You compare yourself to others all the time
We can be whoever we want online, so we promote only the positives and paint the picture of a perfect life. Many fall for the illusion and start comparing themselves, envying and hating other people, ultimately developing severe mental health issues.
You start believing everyone else is happier, more successful, and more beautiful than you, which triggers your anxiety and lowers your self-esteem. You measure your worth in likes and become depressed when you don’t get the attention you think you deserve.
Getting off social media is the best way to break free from constantly comparing yourself to others. You’re overlooking the fact that everyone is going through hardships. They only choose not to show it online.
You have to post everything
You spend every concert posting videos of your favorite songs online instead of listening and enjoying yourself. You Snapchat your food and caption the photos with quotes on how life is good. No trip can go without a series of stories of you having a great time.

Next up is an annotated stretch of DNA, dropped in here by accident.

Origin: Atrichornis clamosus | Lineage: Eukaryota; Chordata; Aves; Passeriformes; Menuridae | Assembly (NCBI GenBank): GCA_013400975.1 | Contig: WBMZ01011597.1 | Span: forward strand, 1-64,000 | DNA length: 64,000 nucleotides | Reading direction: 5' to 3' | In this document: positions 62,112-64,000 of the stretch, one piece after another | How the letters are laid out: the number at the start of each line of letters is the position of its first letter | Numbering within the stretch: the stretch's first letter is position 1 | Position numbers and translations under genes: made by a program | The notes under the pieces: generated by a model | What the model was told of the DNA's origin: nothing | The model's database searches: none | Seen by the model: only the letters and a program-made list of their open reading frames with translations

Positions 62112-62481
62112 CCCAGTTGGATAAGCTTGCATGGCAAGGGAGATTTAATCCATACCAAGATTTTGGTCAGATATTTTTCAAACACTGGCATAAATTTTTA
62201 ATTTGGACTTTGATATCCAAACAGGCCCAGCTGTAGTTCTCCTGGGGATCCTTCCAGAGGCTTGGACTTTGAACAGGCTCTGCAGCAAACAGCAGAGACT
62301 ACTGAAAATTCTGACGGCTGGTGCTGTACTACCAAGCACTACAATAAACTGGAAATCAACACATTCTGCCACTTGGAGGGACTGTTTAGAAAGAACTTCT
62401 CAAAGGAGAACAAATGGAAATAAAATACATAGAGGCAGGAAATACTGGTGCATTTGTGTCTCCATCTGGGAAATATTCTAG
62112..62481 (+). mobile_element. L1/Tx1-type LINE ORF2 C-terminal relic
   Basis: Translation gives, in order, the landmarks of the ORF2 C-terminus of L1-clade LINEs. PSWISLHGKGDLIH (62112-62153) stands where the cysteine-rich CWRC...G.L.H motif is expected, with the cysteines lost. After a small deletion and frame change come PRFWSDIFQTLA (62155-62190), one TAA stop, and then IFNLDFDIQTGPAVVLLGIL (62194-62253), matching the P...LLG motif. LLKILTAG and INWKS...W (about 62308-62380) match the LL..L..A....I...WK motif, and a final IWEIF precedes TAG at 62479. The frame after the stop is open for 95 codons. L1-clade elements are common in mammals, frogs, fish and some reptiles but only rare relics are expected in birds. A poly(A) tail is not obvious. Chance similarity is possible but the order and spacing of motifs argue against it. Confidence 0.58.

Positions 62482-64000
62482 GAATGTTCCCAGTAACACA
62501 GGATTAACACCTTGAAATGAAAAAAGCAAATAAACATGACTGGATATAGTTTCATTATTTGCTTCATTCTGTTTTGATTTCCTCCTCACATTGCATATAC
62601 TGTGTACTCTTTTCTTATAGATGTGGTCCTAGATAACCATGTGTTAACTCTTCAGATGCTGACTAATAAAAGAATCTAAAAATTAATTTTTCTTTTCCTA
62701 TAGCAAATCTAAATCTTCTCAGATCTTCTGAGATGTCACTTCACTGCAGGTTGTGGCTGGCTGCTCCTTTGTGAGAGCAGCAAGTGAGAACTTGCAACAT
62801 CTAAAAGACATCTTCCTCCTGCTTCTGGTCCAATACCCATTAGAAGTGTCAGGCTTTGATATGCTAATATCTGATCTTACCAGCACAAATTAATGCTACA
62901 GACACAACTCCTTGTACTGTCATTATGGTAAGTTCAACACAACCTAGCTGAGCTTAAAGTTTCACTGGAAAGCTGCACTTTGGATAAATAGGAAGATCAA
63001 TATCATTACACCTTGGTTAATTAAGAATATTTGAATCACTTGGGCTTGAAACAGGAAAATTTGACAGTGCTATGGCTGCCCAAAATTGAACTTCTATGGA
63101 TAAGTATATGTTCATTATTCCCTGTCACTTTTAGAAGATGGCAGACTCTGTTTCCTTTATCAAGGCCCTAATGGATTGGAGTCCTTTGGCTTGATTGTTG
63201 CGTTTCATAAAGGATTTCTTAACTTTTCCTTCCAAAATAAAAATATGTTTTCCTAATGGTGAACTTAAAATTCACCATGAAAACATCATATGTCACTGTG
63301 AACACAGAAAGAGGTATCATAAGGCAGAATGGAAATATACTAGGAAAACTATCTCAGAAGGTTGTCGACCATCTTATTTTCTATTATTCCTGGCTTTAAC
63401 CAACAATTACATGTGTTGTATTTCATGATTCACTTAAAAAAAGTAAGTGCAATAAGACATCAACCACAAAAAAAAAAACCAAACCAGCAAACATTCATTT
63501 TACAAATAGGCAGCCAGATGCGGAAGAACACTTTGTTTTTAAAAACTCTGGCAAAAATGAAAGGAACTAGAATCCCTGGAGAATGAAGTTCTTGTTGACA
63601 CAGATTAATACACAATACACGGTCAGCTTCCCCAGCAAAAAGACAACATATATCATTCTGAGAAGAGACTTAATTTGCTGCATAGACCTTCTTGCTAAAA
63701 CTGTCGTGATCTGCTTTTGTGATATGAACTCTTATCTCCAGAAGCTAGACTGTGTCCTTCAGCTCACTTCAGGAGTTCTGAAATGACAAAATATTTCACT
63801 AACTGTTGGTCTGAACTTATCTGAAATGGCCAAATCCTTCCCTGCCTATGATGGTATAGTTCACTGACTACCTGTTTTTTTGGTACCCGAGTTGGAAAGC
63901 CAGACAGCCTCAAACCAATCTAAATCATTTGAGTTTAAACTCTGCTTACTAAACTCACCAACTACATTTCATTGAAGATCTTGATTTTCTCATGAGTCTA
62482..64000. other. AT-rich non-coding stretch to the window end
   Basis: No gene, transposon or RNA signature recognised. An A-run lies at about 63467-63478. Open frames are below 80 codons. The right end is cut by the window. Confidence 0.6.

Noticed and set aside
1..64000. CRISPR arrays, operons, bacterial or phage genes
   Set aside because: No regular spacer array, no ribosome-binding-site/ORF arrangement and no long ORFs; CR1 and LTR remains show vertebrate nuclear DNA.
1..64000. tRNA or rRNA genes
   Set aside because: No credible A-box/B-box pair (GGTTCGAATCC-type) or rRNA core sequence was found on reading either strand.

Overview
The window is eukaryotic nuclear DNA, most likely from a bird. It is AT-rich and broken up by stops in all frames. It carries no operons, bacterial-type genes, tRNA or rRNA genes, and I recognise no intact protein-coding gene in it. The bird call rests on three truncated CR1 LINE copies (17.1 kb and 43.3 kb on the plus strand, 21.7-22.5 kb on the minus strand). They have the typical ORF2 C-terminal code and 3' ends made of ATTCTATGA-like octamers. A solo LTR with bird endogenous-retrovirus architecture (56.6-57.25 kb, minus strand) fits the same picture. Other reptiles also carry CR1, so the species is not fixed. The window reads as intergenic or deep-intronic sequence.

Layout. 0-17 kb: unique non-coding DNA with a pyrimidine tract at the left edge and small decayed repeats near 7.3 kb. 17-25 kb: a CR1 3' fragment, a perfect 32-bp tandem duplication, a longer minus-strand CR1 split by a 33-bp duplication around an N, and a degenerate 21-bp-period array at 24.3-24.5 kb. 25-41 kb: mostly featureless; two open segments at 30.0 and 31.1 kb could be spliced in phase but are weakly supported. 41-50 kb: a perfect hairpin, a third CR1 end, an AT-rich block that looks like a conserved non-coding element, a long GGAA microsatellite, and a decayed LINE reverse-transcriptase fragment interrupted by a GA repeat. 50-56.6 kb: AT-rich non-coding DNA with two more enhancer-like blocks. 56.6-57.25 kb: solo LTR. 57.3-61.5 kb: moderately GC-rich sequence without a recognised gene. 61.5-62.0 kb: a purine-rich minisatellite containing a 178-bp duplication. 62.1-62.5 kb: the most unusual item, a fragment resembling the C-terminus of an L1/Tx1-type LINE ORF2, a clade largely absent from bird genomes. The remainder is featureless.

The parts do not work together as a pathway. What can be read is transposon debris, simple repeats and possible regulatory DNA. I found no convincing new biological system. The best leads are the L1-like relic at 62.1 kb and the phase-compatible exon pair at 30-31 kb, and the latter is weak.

If “pics or it didn’t happen” are the words you live by, all of the above is probably your everyday reality. Even when there’s nothing worth posting, you post one of your many selfies with a cute caption to keep the attention coming.
You keep scrolling
If your scrolling sessions start first thing in the morning and finish when you fall asleep, phone in hand, you are in deep need of a social media cleanse. You likely do this without realizing it and usually won’t admit the constant immersion is stressing you out.
Most of us check our social media through our phones, which easily creates a distraction and prevents us from working, socializing, or mindfully doing any other activity for that matter. Deleting social media apps from your smartphone is a good way to start your detox.